Methods of Medical Treatment
Methods of medical treatment of humans have long been considered patentable in Australia and the United States; however most other jurisdictions, including Europe, do not allow such claims. This general prohibition against patenting methods of medical treatment of humans poses a challenge for Medtech companies in building an effective international patent portfolio where protection is sought for a known compound where novelty lies in its new use. Unlike novel compounds which may simply be protected by claims to the compound itself, claims must be directed to the new use. In this article, we explore the law with regard to patentability of methods of medical treatment of humans in a few key jurisdictions.
The Australian Patent Office has accepted the patentability of methods of medical treatment of humans since the early 1970s. Previously, such methods had been regarded as being "generally inconvenient" and "non economic".
The relaxation of judicial attitudes to methods of medical treatment in the 1970s is reflected in the High Court decision in Joos v Commissioner of Patents (‘Joos’), a case concerning a method of improving the elasticity of human nails and hair through the application of a chemical compound. It was held that a method of cosmetic treatment was inherently patentable by reason of its commercial significance.
The patentability of methods of medical treatment was again considered in 1994 by the Full Bench of the Federal Court in Anaesthetic Supplies Pty Ltd v Rescare Ltd. (“Rescare”), a case concerning a method for the treatment of sleep apnoea. While the method of treatment of the human body was found to be invalid on other grounds, the Court held that there was "no justification in law or logic" to distinguish a process of curative treatment of the human body from that of cosmetic treatment, and that both of these forms of treatment constitute patentable subject matter provided they have commercial application.
In 2000, the Full Bench of the Federal Court in Bristol-Myers Squibb Company v FH Faulding & Co. Ltd reconsidered Rescare and affirmed that methods of medical treatment of humans are patentable in Australia.
The European Patent Convention (EPC) excludes "methods for the treatment of the human or animal body by surgery or therapy and diagnostic methods practiced on the human or animal body" from patentability. The reason for this exclusion is the belief that public health would be at risk if patent rights could be used to impede physicians in the normal course of practicing medicine. However, this exclusion does not extend to known compounds or compositions for use in the treatment methods.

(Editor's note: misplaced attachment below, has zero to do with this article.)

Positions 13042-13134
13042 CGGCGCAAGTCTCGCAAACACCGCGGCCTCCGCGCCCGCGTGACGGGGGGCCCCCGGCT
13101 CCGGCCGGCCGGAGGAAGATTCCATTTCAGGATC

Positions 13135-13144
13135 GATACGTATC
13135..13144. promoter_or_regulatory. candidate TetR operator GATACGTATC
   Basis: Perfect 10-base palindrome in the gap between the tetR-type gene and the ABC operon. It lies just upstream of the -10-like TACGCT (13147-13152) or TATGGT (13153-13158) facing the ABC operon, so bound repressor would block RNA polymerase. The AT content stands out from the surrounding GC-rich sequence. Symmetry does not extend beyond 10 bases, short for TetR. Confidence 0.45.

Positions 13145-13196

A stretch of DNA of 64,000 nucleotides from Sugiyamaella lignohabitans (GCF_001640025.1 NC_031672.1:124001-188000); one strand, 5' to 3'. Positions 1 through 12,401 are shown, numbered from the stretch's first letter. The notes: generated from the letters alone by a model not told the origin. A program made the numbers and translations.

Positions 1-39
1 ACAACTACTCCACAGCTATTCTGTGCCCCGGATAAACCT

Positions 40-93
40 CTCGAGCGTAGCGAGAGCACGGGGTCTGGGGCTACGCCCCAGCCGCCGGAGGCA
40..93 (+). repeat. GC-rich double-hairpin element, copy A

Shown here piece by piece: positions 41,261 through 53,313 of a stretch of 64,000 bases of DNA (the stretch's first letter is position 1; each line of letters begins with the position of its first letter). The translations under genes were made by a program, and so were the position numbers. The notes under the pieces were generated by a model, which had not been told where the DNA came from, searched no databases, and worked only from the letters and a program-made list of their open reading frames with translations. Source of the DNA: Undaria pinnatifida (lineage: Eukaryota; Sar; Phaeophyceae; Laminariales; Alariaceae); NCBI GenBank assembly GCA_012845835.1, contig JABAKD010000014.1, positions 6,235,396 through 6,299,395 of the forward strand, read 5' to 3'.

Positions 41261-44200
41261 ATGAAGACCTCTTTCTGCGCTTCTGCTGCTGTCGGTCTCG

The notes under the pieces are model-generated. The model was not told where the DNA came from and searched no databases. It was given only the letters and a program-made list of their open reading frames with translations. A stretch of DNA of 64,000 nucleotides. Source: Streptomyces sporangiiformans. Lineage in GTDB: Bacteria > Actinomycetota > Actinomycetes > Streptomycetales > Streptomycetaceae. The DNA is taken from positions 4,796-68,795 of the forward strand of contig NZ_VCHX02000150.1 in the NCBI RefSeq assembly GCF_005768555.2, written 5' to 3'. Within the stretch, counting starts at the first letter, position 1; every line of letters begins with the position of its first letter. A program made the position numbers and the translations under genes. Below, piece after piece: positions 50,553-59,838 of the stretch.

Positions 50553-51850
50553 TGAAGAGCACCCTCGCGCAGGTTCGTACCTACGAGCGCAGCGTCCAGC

The inventor of the first use of a known compound for a therapeutic treatment can obtain claims covering all therapeutic uses, in other words protection for a generic medical use. This type of claim is referred to as the "first medical use claim" and takes the form:
The situation is more complex when the invention lies in the finding that a known compound which has already been used for a therapeutic purpose (first medical use) can be used to treat a different disease or disorder. An example of this is Aspirin. First, Aspirin was used to treat pain, then it was discovered that it could also be used in the treatment of cardiovascular disease. Until recently, European patent law enabled protection of such a "second medical use" invention by way of a "Swiss-type" claim which takes the form:
A recent European decision (G 2/08) provides that where the subject matter of a claim is rendered novel only by a new therapeutic use of a medicament, such claim may no longer have the format of the Swiss-type claim. This is due to the absence of any functional relationship of the features conferring novelty and inventiveness (i.e., the new therapeutic use) and the claimed manufacturing process. Instead, the "first medical use" form of claim must now be used, allowing claiming of second or further medical uses in a less convoluted manner. Such a claim would take the form:
Importantly, this decision confirmed that second and further medical uses are not restricted to the treatment of a different disease or disorder but are directed to "any specific use" including a new dosage regime of a known therapeutic compound, a novel group of subjects to be treated, or a new route or mode of administration.
The United States Patents Act does not exclude methods of medical treatment of humans from patentability.
The United States Patent Office allows medical use claims as long as the steps are recited. For example, a claim for use of a known compound in the manufacture of a medicament will be rejected unless the steps involved are recited.
Since July 1996, medical process patents have not been enforceable against medical professionals who infringe while performing a medical or surgical procedure but this exemption does not extend to methods of treatment using pharmaceutical compounds or compositions.
In New Zealand, the Philippines, China, Japan, Israel and Canada, methods of medical treatment of humans are not patentable either. However Swiss-type claims may be allowed.
This article highlights that while methods of medical treatment of humans are excluded from patentability in many jurisdictions, claims may be devised to capture novel uses of known compounds.
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